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Open the schools

OPINION

BY LEN CABRERA

The County Commission now has nearly-unlimited powers under Governor DeSantis’ emergency order, but the commissioners are not prepared for that level of responsibility. In their July 14 meeting, they demonstrated (again) just how uninformed and unqualified they are to micromanage all our lives. When Alachua County Health Department Administrator Paul Myers said that the risk to children is close to zero and they don’t tend to spread COVID-19 to adults, Marihelen Wheeler said she was “blown away” by that information. Several other commissioners were equally confused by the information and asked for clarification.

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You’d think people responsible for making decisions about our COVID-19 response would pay attention to the research that is readily available on the spread of COVID in various age groups, but perhaps it’s too much to ask them to do more than watch national news broadcasts from networks that profit from constantly ratcheting up fear.

A review of 78 studies by the UK Royal College of Paediatrics concluded, “Low case numbers in children suggest a more limited role than was initially feared.” It cites studies of multiple family clusters and found that children were unlikely to be the index case. The study found “consistent evidence is demonstrating a lower likelihood of acquiring infection, and lower rates of children bringing infections into households.” This is true even for children with immunosuppression.

In an Icelandic study published in the New England Journal of Medicine, children under 10 were less than half as likely to get infected than older people among those that had recently traveled to high-risk countries. In their random population screening, no child under 10 had a positive SARS-CoV-2 test.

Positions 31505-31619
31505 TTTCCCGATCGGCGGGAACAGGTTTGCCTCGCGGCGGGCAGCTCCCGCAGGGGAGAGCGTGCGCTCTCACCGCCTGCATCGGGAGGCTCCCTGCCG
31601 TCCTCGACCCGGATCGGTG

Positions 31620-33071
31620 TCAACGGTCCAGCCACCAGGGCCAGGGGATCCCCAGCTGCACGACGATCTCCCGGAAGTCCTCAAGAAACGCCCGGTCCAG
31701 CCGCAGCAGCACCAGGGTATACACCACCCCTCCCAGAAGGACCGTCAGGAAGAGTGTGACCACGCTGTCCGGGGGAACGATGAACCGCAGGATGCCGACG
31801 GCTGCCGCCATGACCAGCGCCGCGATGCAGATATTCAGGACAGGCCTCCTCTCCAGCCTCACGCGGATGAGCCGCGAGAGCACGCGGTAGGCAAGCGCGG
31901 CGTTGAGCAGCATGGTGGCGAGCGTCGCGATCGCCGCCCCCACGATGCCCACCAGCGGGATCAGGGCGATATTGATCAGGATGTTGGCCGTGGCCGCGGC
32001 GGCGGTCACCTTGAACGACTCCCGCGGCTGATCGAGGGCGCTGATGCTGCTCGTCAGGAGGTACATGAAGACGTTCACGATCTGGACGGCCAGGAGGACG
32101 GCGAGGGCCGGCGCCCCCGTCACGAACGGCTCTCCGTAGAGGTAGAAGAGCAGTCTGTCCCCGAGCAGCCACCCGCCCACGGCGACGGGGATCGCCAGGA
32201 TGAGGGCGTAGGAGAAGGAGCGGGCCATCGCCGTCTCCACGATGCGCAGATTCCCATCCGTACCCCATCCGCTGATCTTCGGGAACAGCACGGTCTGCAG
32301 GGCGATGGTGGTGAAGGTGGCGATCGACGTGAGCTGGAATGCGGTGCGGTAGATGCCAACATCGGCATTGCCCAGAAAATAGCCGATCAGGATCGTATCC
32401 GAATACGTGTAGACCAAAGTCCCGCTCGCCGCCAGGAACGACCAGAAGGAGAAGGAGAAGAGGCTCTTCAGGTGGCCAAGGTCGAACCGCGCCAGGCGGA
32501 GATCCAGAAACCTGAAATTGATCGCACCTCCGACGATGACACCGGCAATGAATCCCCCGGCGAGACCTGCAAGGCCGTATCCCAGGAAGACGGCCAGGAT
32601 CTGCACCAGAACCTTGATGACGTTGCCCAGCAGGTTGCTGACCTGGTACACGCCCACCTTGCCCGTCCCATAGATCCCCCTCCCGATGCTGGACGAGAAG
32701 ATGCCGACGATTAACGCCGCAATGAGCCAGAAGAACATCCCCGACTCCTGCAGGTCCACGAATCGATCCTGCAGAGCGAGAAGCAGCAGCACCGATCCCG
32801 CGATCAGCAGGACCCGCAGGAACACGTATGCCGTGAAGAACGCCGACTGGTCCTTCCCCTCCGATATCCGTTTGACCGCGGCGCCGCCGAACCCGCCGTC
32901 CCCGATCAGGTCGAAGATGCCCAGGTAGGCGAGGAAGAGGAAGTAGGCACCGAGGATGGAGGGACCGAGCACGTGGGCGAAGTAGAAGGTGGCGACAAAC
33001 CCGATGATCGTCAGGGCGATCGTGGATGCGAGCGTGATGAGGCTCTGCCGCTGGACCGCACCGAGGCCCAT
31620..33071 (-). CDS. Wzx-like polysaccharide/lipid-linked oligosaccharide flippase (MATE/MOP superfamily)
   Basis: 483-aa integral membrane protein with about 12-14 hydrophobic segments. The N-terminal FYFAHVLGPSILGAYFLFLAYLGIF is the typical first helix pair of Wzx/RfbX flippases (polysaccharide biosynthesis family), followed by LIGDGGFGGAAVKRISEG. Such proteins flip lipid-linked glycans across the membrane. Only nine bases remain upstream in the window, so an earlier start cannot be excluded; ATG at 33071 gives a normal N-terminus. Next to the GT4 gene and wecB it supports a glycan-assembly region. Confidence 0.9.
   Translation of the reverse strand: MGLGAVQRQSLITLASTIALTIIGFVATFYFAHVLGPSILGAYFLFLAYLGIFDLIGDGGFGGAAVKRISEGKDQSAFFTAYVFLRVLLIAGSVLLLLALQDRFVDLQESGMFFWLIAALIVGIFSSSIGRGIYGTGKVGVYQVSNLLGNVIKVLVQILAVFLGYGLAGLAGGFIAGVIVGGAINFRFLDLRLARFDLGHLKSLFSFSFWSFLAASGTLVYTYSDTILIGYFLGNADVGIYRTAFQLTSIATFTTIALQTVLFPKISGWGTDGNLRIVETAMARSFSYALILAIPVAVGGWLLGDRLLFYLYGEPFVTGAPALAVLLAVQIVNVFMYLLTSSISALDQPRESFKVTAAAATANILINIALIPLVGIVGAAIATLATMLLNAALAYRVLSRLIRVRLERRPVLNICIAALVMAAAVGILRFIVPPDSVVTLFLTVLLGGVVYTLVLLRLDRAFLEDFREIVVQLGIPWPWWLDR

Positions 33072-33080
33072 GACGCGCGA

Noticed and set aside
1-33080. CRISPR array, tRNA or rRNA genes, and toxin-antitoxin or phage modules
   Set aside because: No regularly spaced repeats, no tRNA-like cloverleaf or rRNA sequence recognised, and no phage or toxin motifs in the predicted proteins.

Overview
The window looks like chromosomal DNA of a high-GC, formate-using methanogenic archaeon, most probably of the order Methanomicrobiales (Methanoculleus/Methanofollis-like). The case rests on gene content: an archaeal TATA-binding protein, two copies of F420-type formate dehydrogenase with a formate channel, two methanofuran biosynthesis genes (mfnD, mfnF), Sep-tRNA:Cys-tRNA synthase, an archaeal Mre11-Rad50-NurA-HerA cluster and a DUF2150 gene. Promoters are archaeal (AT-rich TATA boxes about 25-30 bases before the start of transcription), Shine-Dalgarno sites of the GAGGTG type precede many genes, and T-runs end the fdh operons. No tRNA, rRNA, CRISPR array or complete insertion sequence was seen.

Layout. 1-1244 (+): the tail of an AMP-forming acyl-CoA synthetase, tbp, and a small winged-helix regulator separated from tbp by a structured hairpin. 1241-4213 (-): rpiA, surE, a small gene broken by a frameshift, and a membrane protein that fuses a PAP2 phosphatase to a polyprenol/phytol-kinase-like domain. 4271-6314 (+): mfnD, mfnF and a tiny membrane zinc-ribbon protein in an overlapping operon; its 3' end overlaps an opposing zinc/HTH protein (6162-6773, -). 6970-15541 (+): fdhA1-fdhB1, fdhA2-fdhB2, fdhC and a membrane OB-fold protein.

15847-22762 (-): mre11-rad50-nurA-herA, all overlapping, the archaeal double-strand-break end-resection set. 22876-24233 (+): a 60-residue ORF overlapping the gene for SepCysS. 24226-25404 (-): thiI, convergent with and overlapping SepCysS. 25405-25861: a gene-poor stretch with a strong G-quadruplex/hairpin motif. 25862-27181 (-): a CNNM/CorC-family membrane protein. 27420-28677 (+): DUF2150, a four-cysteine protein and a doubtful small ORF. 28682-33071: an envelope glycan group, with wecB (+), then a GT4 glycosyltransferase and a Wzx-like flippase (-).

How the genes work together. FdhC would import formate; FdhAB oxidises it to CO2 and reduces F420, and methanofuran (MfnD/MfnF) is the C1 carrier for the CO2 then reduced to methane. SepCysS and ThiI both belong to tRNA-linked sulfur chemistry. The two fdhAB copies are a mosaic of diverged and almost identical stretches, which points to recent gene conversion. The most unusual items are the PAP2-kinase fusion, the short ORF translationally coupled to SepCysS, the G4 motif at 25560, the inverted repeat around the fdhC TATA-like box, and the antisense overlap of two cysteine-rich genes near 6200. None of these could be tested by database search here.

A French study by Institut Pasteur looked at 1,340 people in primary schools. They only found three probable cases of SARS-CoV2 infection among students, which “did not give rise to secondary cases among other school students or teaching staff.” The study concluded that it was more likely that the parents infected the children rather than catching it from other students or faculty. There were no deaths.

Even the Pope of Panic Porn, Anthony Fauci, said “the country will be in ‘good shape’ for reopening schools by the start of next school year in the fall,” as reported by The Hill.

Schools are already open in China, Taiwan (since February!), Germany (since May), Sweden, Denmark (since April), Norway (since April), and New Zealand.

This document from the Washington State Department of Health has an interesting table contrasting the policies of the various countries that have reopened schools and the resulting spread of COVID. Denmark, for example, only sent younger children back to school with increased physical distancing but no face masks, and they haven’t seen a significant growth in COVID cases. Israel, on the other hand, opened for all students with required face masks but no increased physical distancing, and they’ve had outbreaks in several schools.